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Air sealing at the mudsill

Dennis_the_Menace | Posted in Green Building Techniques on

After watching “Passive House Video — Episode 2″ I’ve been thinking about doing more to stop infiltration at the mudsill in our new house build. In the video there are several layers between the foundation and the actual mudsill including a copper sheet, a sheet of plastic, a gasket, and some sealant goop. In one place on GBA someone said that the common polyethylene sealing strip that comes in rolls is fine if you caulk the seam in the basement. But I like some of the ideas in this video. I’d prefer to keep poly sealing strip but add a bead of sealant between it and the foundation just to cover some of the worst irregularities in the concrete surface. On top of the sealing strip I’d add a strip of tyvek overhanging a few inches on both sides of the foundation. Inside the basement the tyvek would be sealed/taped to the 1” layer of XPS lining the basement wall. Outside the tyvek would be sealed/taped to the exterior sheathing so that the next layer of tyvek would shingle-layer over it. I’ve attached a rough sketch. I would think adding the bead of sealant and the layer of tyvek is a vast improvement over just the sealing strip. Any thoughts? Pros and cons? Thanks for any insights.

House data — double stud wall, no exterior insulation, plywood sheathing, climate zone 5 (Lancaster Co, PA)

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Replies

  1. RussMill | | #1

    Acoustical sealant both sides top and bottom , 2 or 3 beads and around bolts will usually seal it up pretty well. GLAD to see someone closer to home building smart! I visit your area OFTEN!

  2. RussMill | | #2

    Also, your tyvek detail has never worked for us , we couldnt get it to seal and stay in place at the same time.

    1. Dennis_the_Menace | | #4

      Could you elaborate a little more on your experience, why it wouldn't seal and why it wasn't staying in place? Would a different material work better, like in the video I think they used vinyl like the kind used under a concrete slab? Somehow they made it work in the video, so I'm wondering what the issues are that you encountered. Thanks

      1. RussMill | | #8

        Its just another thing "in the way" to deal with is what i meant. You're fighting for a good airsealing job there and the mor you add the complicated it is. It CAN be done. Done afterwards is just a lil easier

  3. Matthew_M | | #3

    I would replace the tyvek detail with a liquid flashing on the outside.
    If you insist on keeping the tyvek for lapping over the interior insulation or other reasons, just cut it in plane with the exterior.
    Keep your beads of polywhatever for some redundancy, add this with the liquid flash should be a well air sealed mudsill.

    I don't think the shingle layering of this tyvek piece and the tyvek house wrap/sheathing WRB would provide any benefit.
    If you're uncomfortable with water running over the flashed mudsill assembly, you could run a strip of PT butted up to the bottom of the plywood sheathing, or do it before sheathing, covering the mudsill, and have your house wrap overlap this.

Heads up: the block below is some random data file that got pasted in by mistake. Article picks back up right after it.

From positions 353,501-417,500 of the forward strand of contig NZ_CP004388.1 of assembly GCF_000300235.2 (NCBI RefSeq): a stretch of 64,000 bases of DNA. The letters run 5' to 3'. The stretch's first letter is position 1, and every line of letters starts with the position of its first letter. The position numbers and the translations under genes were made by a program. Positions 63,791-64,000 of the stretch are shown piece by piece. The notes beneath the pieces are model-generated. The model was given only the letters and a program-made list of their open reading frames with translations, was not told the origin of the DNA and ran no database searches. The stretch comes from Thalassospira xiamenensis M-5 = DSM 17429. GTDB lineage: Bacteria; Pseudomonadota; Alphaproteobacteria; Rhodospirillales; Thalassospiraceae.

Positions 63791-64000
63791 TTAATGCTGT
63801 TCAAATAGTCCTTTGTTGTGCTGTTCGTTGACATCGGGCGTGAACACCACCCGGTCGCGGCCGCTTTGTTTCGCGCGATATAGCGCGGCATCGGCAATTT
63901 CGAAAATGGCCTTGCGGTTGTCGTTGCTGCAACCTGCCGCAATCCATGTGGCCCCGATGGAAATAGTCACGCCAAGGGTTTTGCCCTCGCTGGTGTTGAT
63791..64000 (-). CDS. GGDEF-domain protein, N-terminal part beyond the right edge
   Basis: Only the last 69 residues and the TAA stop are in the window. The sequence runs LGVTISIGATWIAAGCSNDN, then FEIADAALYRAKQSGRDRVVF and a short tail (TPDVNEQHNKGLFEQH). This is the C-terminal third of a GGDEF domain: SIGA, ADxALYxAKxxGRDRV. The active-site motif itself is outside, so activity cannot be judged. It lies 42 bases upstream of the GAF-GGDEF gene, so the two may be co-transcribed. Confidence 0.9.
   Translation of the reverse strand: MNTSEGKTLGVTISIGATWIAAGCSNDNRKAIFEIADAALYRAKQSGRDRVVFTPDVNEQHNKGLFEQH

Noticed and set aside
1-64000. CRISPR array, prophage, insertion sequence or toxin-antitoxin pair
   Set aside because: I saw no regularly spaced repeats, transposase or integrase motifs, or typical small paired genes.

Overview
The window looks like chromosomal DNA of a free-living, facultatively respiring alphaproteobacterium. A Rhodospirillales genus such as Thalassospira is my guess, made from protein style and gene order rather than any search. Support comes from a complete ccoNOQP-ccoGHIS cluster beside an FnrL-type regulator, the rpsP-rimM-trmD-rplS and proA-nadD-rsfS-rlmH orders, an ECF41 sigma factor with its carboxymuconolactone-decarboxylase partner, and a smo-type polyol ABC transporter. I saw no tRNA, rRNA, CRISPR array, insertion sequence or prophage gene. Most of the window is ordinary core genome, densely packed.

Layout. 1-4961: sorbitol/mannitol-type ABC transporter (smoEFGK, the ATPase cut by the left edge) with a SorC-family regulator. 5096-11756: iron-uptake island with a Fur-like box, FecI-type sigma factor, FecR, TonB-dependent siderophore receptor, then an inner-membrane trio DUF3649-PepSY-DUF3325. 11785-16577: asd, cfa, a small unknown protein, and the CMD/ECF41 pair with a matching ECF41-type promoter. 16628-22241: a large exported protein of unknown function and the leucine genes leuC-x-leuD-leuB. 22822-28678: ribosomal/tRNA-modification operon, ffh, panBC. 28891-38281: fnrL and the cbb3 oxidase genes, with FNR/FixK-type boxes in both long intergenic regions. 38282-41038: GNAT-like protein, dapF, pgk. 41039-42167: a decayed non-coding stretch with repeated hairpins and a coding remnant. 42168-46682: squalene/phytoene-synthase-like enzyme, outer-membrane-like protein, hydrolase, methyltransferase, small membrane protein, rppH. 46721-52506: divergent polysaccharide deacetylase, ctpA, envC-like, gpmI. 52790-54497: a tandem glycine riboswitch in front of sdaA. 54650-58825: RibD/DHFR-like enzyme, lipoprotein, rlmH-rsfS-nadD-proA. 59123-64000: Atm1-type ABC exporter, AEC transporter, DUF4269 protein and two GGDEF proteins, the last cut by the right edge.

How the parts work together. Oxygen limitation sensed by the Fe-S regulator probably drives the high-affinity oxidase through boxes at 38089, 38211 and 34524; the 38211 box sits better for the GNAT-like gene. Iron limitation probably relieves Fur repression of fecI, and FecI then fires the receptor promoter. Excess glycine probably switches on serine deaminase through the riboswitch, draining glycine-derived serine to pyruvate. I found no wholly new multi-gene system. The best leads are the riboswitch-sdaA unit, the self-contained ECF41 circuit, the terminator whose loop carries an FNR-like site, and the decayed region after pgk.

Are you taping or flashing your plywood seams?

    1. Dennis_the_Menace | | #6

      We are planning on taping the plywood seams.

      As for where the sheathed wall meets the basement wall, I'm not sure on all the details -- it's been a long time since we built our last house. Most diagrams I see have the sheathing proud of the basement wall but not overlapping it. And as far as I can tell the bottom edge of the sheathing actually remains exposed in the finished house. Is this standard?

      So if I apply liquid flashing, won't it overlap an inch or two below the top of the basement wall? If so my next question is will siding cover over this? -- we are planning to use vinyl siding, which is very common in this area.

      1. Matthew_M | | #9

        I can't answer the former, but I can say I wouldn't want to leave it exposed. Exposed leaves it prone to air, insect and water infiltration. I would butt pressure treated to it in this case, personally.

        An inch or two overlap of the flash onto the concrete yes, the siding should be able to cover this.
        Use some painters tape when applying the flash to peel off after and give a clean edge if you like, in case it is exposed, but it's best to cover it. Use black just in case.

  4. Andrew_C | | #5

    There seem to be many ways to address this issue, and most seem to be complicated and messy. It seems that an EPDM gasket combined with exterior taping of the foundation to wall with something like Delta Multiband should be robust and straightforward. Of course exterior taping close to the ground requires careful prepping, but this approach to air sealing seems simpler.
    But I'm not an experienced builder, so maybe I'm overlooking some things (like the anti-termite strip).

  5. STEPHEN SHEEHY | | #7

    We used an epdm gasket. If you're paying for labor, it's pretty cheap.

  6. Expert Member
    Peter Yost | | #10

    I would keep my eye on material compatibility as well; sometimes you can get a reliable answer from each of the material manufacturers involved but sometimes you just need to stick them together and monitor "over time." I put this last in quotes because, yes, the question will be how much time? And then how to test? How does 30 days sound and then stress it with what forces you think the materials will "see." Sounds like we need a Wingnut Test Facility protocol...

    Peter

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